Having played in a succession of bands since 1965, Terry Ware is no stranger to the scene. Based out of Norman, Oklahoma, this veteran guitarist is incredible, and that''s an understatement. Terry''s latest album, "Ridin'' The Reverb Range," yields one striking instrumental after another. The disc exposes just how adept he is at performing an olio of different styles while still managing to parent a distinctive sound.

Splashed with dense structures, full-bodied melodies, and a rhythm section that''s telepathically linked, tracks like "Bob Goes to Spy School," "Galactic Orphan (Meek''s Shadow)" and "Buster''s Panic" are first-rate surf rock specimens. Possessing the ability to make his guitar produce colors and emotions, Terry certainly has a mean set of chops. Each note he plucks resonates with personality. A cover of Dusty Springfield''s "You Don''t Have To Say You Love Me" shimmers and glimmers with beauty and grace, the rough and raucous "Buffaroo (Homage To Don Rich)" assumes a purebred hillbilly posture, and "Belmont Blues" adds a bout of soulful organ grooves to the party.

Beverly Patterson - The Lance Monthly

He''s an Oklahoma institution who has played with more than a few of the greats over the last three decades, and Terry "Buffalo" Ware''s latest is another in a long line of great albums. The iconic guitarist rips through 12 strong songs, ranging from the emotive "Belmont Blues" to the gritty "Chopper/Fender Bender."

Preston Jones - Oklahoma Gazette


For many music fans, Terry ''Buffalo'' Ware is best known as guitarist for singer/songwriters such as Ray Wylie Hubbard, Jimmy LaFave and Michael Fracasso, just to name a few of the many who have enlisted his work over the years. While it''s true that Ware is very proud of all the work he has done over the years with many of the leading singer/songwriters of the day, he is most proud of his new instrumental recording, "Ridin'' the Reverb Range," which is quietly becoming one of the most talked about new releases of the year.
With influences ranging from Frank Zappa, Davie Allen, Hank Marvin & the Shadows, the Beatles and Don Rich, the album is a criss cross of American musical sounds that have informed Ware''s playing over the years.
Recorded at Ware''s home studio, as well as Ryan Recording and Mousetrap Studios, the album contains Ware''s original compositions as well as songs from good friends Clovis Roblaine and Susan Hyde-Holmes. It also includes a spirited cover of Davie Allen''s "Chopper/Fender Bender" and a melodic treatment of the Dusty Springfield classic, "You Don''t Have To Say You Love Me."
Ware''s original songs range from the surf guitar influenced "Galactic Orphan" to the film noir sound of "Belmont Blues" to the Zappa inspired "Me and Mister Z," and "Buffaroo" a tribute to country guitar great Rich who came to fame with the Buck Owens band.
The album features a fine cast of Oklahoma musicians including keyboardist Dennis Borycki, bassist Marlin Butcher, drummer Ray Vanhooser, and guitarist Bob French (who play with Ware as the Shambles) as well as special appearances from Mike Hosty and Travis Linville.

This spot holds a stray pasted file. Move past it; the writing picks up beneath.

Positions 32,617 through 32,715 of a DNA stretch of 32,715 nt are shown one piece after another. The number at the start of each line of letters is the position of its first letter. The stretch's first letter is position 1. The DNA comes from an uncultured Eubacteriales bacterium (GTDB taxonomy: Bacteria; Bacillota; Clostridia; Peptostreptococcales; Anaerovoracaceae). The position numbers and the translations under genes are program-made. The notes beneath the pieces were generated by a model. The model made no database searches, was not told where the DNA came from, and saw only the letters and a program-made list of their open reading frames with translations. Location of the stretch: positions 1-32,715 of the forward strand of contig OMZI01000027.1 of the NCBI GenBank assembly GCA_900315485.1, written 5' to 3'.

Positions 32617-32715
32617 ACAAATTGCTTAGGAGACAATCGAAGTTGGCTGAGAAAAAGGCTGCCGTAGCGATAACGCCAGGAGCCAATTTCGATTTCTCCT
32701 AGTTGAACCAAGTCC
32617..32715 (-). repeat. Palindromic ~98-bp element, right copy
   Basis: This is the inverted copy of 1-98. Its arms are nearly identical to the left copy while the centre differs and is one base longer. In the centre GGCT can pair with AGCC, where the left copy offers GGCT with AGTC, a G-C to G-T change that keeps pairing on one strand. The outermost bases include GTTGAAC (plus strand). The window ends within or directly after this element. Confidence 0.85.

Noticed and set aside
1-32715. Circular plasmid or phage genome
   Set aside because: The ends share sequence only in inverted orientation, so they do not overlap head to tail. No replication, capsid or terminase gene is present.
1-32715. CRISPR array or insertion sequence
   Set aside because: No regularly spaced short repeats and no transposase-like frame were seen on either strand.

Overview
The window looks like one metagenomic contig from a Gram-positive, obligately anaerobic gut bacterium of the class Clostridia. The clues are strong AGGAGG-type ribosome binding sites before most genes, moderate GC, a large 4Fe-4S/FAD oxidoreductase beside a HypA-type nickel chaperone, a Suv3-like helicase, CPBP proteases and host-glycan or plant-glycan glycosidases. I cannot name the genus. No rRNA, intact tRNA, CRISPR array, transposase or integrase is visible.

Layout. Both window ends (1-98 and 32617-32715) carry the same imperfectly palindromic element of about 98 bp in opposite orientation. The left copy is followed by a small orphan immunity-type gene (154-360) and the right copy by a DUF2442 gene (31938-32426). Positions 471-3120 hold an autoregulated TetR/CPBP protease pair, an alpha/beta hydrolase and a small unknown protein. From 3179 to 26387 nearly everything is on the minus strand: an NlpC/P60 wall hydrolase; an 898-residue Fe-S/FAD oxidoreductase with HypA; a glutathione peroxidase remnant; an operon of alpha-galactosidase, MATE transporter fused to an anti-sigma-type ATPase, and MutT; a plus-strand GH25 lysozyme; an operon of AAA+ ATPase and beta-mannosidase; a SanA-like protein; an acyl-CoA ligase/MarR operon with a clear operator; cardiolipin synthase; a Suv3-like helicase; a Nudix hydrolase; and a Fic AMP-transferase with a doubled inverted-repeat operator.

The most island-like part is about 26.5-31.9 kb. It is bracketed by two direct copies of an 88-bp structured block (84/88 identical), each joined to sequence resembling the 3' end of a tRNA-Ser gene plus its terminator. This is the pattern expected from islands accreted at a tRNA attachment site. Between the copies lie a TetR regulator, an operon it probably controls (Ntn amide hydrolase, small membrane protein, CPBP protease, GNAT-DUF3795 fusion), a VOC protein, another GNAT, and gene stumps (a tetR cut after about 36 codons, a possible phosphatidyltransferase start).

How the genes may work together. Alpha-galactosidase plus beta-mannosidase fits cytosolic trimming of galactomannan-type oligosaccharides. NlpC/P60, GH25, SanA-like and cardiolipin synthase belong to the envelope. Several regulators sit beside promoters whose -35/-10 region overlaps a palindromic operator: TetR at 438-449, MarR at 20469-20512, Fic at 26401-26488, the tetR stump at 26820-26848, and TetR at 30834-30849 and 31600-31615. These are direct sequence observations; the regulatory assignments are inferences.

While many will refer to this record as ''surf guitar'' music, it''s really more than that. Ware calls his music "Okie Twang, or somewhere between The Ventures and Frank Zappa, with many detours along the way," and that is probably as good a description as you can find. It''s really elements of both the great American songbook and the great instrumental sounds that actually used to be heard all over pop radio. It''s rock & roll guitar music, but not ROCK music as most would define. It''s rock & roll with jazz and country soul all over the grooves.
The record is receiving airplay as far away as New Zealand and Germany as well as on many specialty shows across America.

Greg Johnson - Blue Door Music Hall


A guitarist from Norman, Oklahoma, Terry "Buffalo" Ware has played in bands and with other artists since 1965, including full time stints with Ray Wylie Hubbard and Jimmy LaFave. He''s also performed with numerous other artists in the USA, Canada and Europe in venues ranging from clubs to concert halls to festivals. Ware has been freelancing since April of 2000, playing and touring with many local and regional artists. He also leads an instrumental band called Terry "Buffalo" Ware and The Shambles, which performs surf/rock/r&b/okie twang music featuring many of Ware''s original compositions as well as selected covers by The Ventures, The Shadows, Los Straitjackets, Booker T & The MG''s and Frank Zappa among others. Ware''s first musical love has always been surf and rock guitar instrumental music. In fact, "Pipeline" was the first song he ever learned to play on guitar. Ware''s new cd, "Ridin'' The Reverb Range," is his second independent release. It includes eight original songs, a two song medley by Davie Allan, a song by Clovis Roblaine of The Plungers, a song by Susan Hyde-Holmes of Milo De Venus and my arrangement of the Dusty Springfield classic, "You Don''t Have To Say You Love Me." In addition to Ware, the album features some of the best and most respected musicians in Oklahoma.